January 19, 2012

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"Tenancy cheats are taking advantage of a vital support system for some of the most vulnerable people in our society and getting away with a slap on the wrist while our waiting lists continue to grow"

A government’s proposal will now allow council tenants who sub-let their homes to be charged and face up to a two-year prison sentence.

Tenancy fraud will now be seen as an offence and if caught a possible fine of up to £50,000 may be issued.

Government officials have estimated that up to 160,000 council tenants sub-let their homes, this is now costing the taxpayer £5 billion a year.

The tenants that are sub-letting were said to be cheating the system and earning thousands by letting out their council homes at normal rental market rates, Grant Shapps, Housing Minister has commented.

At the moment sub-letting a council property is not an offence, the Government feel that local councils need more powers and are now allowing them better access to bank information and utility information.

Mr Shapps said: “Tenancy cheats are taking advantage of a vital support system for some of the most vulnerable people in our society and getting away with a slap on the wrist while our waiting lists continue to grow.

“It’s time for these swindlers to pay the price. It would cost us billions of pounds to replace the huge number of unlawfully occupied social homes across the country.

“Meanwhile tenancy cheats can earn thousands of pounds letting out their property, which was given to them in good faith and which could instead be offering a stable home to a family in need.”

He added: “The proposals I’ve announced today would not only deliver justice to these fraudsters but will also act as a deterrent to those who think they can earn a fast buck from this precious resource.

“I want everyone to know that our country’s social homes are going to those in genuine need, not providing a ‘nice little earner’ to someone who could afford to live elsewhere.”*

Government Ministers are putting out the proposals for consultation, they also want to make council tenants who earn £100,000 or more a year pay normal rental market rates.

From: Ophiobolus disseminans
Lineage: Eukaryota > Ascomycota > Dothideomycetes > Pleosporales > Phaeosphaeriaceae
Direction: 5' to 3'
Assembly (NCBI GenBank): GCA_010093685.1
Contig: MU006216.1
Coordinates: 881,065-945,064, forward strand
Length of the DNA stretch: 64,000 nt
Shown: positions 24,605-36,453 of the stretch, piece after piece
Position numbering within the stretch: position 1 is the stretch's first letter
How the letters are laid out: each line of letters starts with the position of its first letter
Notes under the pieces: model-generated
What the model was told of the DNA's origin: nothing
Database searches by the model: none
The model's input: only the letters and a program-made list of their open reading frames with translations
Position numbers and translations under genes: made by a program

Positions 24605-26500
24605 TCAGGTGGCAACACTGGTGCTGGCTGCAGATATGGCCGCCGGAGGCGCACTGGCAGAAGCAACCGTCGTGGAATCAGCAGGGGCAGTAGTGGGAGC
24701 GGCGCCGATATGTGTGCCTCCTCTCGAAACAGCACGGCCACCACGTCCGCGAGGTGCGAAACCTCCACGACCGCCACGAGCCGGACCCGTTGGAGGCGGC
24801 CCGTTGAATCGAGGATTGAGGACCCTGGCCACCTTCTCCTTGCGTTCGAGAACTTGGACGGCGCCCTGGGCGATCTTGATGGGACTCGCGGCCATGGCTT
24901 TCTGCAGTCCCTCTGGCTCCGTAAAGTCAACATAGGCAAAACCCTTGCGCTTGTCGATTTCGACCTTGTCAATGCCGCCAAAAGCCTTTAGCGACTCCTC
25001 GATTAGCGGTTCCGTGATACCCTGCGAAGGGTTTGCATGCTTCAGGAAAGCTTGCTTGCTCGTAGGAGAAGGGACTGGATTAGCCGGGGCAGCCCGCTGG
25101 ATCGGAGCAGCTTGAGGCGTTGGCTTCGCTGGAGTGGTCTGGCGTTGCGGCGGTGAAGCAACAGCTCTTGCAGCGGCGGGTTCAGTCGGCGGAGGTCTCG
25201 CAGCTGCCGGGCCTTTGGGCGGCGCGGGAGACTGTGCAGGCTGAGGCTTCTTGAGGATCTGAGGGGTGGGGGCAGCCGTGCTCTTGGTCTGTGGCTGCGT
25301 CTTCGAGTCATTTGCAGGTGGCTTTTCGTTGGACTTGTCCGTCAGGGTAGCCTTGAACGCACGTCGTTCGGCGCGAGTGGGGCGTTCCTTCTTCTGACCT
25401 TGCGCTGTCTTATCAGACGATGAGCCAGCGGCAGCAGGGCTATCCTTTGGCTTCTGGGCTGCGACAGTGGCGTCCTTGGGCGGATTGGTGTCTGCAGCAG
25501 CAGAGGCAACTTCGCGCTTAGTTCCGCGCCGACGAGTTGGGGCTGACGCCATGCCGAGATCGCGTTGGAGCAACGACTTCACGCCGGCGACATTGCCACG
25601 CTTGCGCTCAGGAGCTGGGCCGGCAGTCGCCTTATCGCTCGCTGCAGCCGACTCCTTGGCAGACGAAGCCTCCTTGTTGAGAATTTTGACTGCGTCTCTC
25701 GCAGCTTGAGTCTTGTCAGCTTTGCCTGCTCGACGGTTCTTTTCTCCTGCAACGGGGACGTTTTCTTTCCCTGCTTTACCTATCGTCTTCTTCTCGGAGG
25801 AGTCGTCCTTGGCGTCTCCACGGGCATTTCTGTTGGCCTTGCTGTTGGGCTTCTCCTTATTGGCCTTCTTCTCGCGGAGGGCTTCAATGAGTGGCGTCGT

The waiting list for social housing is always growing, at the moment around 1.8 million families in England and Wales are on the waiting list.

*Quote from BBC

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Anti – social behaviour, What is it? and how can you be helped?

December 30, 2011

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People feeling safe in their home is one of the most important things in life. Having anti – social behaviour around can affect the quality of life for an individual or even and entire community.

Anti – social behaviour

Anti – social behaviour is a wide spectrum of problems that can cause up set and leave people feeling unsafe in their home and community.

Anti – social behaviour problems include:

  • Nuisance Neighbours
  • Aggressive Behaviour
  • Harassment or Intimidation
  • Begging and Anti – Social Drinking
  • Vandalism, Graffiti or Damage
  • Drug Dealing

People who can help with anti – social problems

There are people there who can help you, you can be a landlord or a tenant, they are there to give you guidance and hopefully put a stop to anti – social behaviour.

Anti - social behaviour, there are people there to help!

  • The Police
  • Local Authorities
  • Social Landlords
  • Housing Associations

If you have been threatened with violence, had an assault carried out on yourself or another person, you are a witness to drug dealing or a hate crime the police should be contacted immediately.

There are also community police officers who can help with anti – social behaviour and they also hold regular anti – social behaviour meetings.

You can also ask your local authority (for example your local council) to see if they can help deal with problems such as:

  • Abandoned Vehicles
  • Graffiti
  • Damage to public property
  • Noise

The local authority also have anti – social behaviour coordinators who can deal with anti – social behaviour problem areas.

To follow – How to deal with anti social behaviour as a landlord and tenant.

Source – direct.gov.uk